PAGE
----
Need to Address Micronutrient Deficiency and Severe Acute Malnutrition on Priority

Need to Address Micronutrient Deficiency and Severe Acute Malnutrition on Priority

Micronutrient deficiency and Severe Acute Malnutrition (SAM) are important public health challenges and need to be addressed in right earnest.

Micronutrients are not only important for development and growth but also for maintaining the immunity standards, said experts at a webinar organised by industry chamber ASSOCHAM in collaboration with CMAM Association of India recently.

The webinar witnessed participation of all important stakeholders from the Government, Civil Society and Industry.

ASSOCHAM – CMAM Association WebinarSpeaking on the occasion, Dr.

Sumita Ghosh (Additional Commissioner, In-charge Child Health, Ministry of Health & Family Welfare, Government of India) stated that nutrition was not merely consuming an adequate amount of food but also getting adequate macro and micronutrients.

Macro and micronutrients were important not just for the survival of the child but also for a child to develop normally.

According to her, the improvements in National Family Health Survey-5 (NFHS-5) were unfortunately marginal and not on the expected lines.

The levels of Micro nutrient deficiency were alarming with 67% of children at the national level being anaemic and that’s a big challenge to meet.

Malnutrition and infection are part of a vicious cycle.

70% of child mortality is indirectly caused by lack of nutrition.

Malnutrition in children takes several forms – underweight, stunted or wasted.

Severe Acute Malnutrition is an intergenerational problem.

Women who are undernourished during pregnancy have low birth weight (LBW) babies.

Nutrition of girl child during and after pregnancy is the key, she added.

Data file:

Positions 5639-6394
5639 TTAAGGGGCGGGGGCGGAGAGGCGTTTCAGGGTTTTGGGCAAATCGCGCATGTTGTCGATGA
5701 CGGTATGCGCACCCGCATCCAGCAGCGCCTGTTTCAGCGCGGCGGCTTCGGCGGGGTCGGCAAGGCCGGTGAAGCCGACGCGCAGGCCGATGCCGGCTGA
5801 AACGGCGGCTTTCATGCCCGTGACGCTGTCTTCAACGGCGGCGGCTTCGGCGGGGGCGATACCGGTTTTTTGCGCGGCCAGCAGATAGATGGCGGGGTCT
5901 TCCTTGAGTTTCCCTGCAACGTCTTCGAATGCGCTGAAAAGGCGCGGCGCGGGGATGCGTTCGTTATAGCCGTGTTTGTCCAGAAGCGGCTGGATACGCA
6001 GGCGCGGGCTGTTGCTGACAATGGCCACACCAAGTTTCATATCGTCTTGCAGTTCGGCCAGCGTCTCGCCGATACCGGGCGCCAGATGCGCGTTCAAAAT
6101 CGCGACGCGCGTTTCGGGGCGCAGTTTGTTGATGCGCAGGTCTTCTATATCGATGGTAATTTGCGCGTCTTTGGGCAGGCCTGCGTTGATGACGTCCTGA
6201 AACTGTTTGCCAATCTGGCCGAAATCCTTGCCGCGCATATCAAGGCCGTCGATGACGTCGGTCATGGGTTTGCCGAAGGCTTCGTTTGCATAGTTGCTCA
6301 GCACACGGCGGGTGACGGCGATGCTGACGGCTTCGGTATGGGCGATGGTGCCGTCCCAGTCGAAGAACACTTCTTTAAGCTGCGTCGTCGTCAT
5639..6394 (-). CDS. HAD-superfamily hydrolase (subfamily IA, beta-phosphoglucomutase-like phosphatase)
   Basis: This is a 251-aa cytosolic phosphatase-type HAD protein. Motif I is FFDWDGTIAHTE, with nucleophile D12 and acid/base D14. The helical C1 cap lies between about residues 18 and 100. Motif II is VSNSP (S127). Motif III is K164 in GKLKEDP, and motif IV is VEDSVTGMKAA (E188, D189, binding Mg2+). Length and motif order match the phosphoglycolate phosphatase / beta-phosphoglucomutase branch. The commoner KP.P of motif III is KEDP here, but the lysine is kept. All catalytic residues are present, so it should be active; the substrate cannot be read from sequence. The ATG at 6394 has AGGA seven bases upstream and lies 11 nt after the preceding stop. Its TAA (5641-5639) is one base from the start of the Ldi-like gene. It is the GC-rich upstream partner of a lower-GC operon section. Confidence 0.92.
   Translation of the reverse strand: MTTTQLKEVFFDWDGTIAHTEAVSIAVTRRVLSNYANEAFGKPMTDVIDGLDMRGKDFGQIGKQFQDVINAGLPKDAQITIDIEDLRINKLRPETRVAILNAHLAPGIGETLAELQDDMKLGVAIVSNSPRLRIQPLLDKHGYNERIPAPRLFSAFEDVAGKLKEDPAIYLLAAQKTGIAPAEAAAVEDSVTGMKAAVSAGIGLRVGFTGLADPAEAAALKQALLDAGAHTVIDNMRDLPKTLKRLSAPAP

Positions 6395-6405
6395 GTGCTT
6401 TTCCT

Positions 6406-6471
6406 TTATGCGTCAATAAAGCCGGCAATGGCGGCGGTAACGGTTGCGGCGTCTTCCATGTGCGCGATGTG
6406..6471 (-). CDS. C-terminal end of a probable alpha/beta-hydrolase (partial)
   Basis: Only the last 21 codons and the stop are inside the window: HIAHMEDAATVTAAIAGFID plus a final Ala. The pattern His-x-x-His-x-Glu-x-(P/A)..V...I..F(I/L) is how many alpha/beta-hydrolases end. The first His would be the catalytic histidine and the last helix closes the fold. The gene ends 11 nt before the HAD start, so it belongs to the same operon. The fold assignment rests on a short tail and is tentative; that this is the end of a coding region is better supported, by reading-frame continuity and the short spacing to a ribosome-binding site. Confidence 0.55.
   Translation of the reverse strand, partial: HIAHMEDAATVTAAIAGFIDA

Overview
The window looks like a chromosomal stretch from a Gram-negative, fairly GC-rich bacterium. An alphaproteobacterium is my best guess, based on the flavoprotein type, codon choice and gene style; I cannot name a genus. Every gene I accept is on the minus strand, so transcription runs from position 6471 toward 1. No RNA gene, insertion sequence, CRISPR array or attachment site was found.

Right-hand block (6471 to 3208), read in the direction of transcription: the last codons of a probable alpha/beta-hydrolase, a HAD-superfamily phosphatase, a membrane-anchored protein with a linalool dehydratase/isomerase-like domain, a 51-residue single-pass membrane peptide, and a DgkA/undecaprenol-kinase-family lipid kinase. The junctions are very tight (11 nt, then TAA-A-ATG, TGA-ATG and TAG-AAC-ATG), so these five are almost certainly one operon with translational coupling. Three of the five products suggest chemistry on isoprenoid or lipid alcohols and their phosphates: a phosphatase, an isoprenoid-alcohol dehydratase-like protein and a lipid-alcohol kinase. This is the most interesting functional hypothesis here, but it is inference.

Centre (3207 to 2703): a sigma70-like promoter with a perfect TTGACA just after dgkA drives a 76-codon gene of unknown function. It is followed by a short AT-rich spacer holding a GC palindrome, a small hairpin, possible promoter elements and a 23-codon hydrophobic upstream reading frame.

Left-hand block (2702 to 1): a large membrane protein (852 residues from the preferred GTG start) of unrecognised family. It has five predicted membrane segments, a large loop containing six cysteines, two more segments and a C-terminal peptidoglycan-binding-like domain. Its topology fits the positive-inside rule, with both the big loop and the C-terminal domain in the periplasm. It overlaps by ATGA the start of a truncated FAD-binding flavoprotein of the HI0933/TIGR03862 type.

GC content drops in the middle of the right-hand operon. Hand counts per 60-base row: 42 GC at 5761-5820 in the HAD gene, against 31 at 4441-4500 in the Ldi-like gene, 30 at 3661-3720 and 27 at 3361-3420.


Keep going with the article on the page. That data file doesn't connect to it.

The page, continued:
Sujeet Ranjan of Tata Trusts stated that malnutrition remained a major threat to the survival, growth and development of children in India.

Micronutrient deficiencies or hidden hunger and the negative consequences of a diet lacking in essential vitamins and minerals/ trace elements continued to pose significant public health challenges.

Despite the fact that ICDS, the community based program of the Government, was the largest platform in the world for delivery of supplementary nutrition through ready to eat meals, there were over 8 million SAM children in India.

According to him, Community based Management of Acute Malnutrition (CMAM) was the globally recommended approach for SAM.

Unfortunately, Community Management of Acute Malnutrition was yet to be adopted as a routine part of the government system since there wasn’t enough evidence with the policy makers and therefore there was no national policy around it yet.

Representing CMAM Association of India, Shilpee Bachhalsa stated that the Government needed to be complimented for its efforts towards improving nutrition levels through the PDS, Mid-Day meals, Take Home Rations and Hot Cooked Meals etc.

Government is also seized of the fact that the absence of micronutrients and energy content in the dietary practices was a matter of concern and needed focussed intervention.

Severe Acute Malnutrition is the most extreme and visible form of malnutrition.

SAM children require specific micronutrient and energy dense foods and supplements.

While various initiatives, including facility based management of SAM children have been taken up by the government, there are only 1200 Nutrition Rehabilitation Centre (NRCs) in India which can cater to less than 5% of SAM children, she added.

According to her, 90% of the SAM children without complications do not require treatment at NRCs and can be treated at the community level itself.

There is a need for national CMAM guidelines in handholding states in their efforts towards treating SAM.

The CMAM guidelines should incorporate best practices from the various state programs run successfully.

Rajasthan executed one of the most successful CMAM programs within which Ready-to-Use Therapeutic Foods were given to children.

The industry can bring manufacturing expertise, research and development and scale to the table for manufacturing products that the government determines, she addedA Laxmaiah (National Institute of Nutrition), Dr.

Alka Jadhav (Sion Hospital) and Harish Chand (World Vision India) also put forth their expert views on the subject.

According to Dr.

Alka Jadhav, SAM was a major public health challenge.

In the Sion Hospital, they used self-developed Energy Dense Nutrition Supplements which contained 21 micronutrients (Type 1 and 2) to treat SAM children.

It is the first of its kind project in India and has been going on for the last 10 years, she said.

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